Drug News

Study Links Wegovy and Ozempic to Sight-Threatening Eye Disorder

A recent study has highlighted a concerning potential side effect of semaglutide, the active ingredient in Novo Nordisk’s popular weight-loss drug Wegovy, as well as its diabetes medications Ozempic and Rybelsus. According to a study published in JAMA Ophthalmology, patients using semaglutide may face an increased risk of developing nonarteritic anterior ischemic optic neuropathy (NAION), a serious eye condition that can lead to sudden, painless vision loss in one eye.

Key Findings

  • Increased Risk: The study found that the rate of NAION was significantly higher among patients using semaglutide for type 2 diabetes (8.9%) compared to those on non-GLP-1 diabetes medications (1.8%).
  • Weight Loss Medication: For those using semaglutide for weight management, the incidence of NAION was 6.7%, compared to 0.8% among patients on other weight-loss medications.
  • Study Details: The observational study spanned 36 months and included 710 adults with type 2 diabetes and 979 individuals taking medications for weight loss.

Understanding NAION

NAION is caused by inadequate blood flow to the optic nerve, making it the second leading cause of optic nerve-related blindness after glaucoma. The risk of developing NAION increases with age, particularly in individuals over 50. The prognosis for visual recovery is generally better for younger patients.

Implications and Limitations

Despite the association found in the study, Novo Nordisk has cautioned against drawing definitive conclusions from the data, emphasizing the study’s limitations. The research was not a randomized controlled trial, and as such, cannot establish a causal relationship between semaglutide and NAION. The Danish pharmaceutical company stated that NAION is not currently listed as an adverse reaction for marketed formulations of semaglutide.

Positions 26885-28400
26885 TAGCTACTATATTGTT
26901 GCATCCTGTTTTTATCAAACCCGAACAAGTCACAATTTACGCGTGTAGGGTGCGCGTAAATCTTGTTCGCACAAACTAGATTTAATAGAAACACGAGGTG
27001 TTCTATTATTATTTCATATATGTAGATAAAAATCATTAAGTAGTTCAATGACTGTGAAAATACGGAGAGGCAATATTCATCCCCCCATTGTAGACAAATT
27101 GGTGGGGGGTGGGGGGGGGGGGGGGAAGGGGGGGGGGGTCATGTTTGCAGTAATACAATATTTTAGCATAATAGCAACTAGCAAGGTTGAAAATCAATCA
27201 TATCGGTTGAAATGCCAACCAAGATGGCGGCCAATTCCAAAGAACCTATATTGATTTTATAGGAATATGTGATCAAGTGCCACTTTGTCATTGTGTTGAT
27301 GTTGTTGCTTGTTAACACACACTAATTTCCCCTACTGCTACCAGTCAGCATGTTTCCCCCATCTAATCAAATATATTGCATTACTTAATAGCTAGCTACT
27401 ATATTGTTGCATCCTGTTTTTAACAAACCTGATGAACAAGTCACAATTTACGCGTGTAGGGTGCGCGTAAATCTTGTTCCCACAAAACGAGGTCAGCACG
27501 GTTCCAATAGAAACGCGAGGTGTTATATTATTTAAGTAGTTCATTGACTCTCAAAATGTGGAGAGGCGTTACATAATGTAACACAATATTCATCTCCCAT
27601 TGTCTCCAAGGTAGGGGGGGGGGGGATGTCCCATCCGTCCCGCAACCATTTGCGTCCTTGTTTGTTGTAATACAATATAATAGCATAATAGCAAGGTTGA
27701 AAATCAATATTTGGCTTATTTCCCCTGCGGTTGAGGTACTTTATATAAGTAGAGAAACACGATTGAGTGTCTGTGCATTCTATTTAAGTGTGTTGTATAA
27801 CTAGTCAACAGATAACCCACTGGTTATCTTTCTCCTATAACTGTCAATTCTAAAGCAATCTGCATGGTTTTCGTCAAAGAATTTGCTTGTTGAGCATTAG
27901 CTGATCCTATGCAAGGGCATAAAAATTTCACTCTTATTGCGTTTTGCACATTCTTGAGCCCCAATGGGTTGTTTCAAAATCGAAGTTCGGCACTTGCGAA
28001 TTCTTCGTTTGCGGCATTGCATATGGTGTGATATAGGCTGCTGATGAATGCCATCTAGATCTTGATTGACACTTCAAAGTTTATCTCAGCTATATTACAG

Expert Opinions

Graham McGeown from Queen’s University Belfast, who was not involved in the study, remarked on the need for further research to confirm these findings. He stressed the importance of balancing potential side effects with the benefits of semaglutide, especially given its growing use for various conditions beyond obesity and type 2 diabetes.


While the study provides valuable insights, it underscores the necessity for larger, more controlled studies to thoroughly understand the risks associated with semaglutide. Patients using Wegovy, Ozempic, or Rybelsus should be aware of these potential risks and discuss them with their healthcare providers. Balancing the benefits and possible side effects is crucial in making informed decisions about using these medications.


Dr. Oche Otorkpa PG Cert, MPH, PhD

Dr. Oche is a seasoned Public Health specialist who holds a post graduate certificate in Pharmacology and Therapeutics, an MPH, and a PhD both from Texila American University. He is a member of the International Society of Substance Use Professionals and a Fellow of the Royal Society for Public Health in the UK. He authored two books: "The Unseen Terrorist," published by AuthorHouse UK, and "The Night Before I Killed Addiction."
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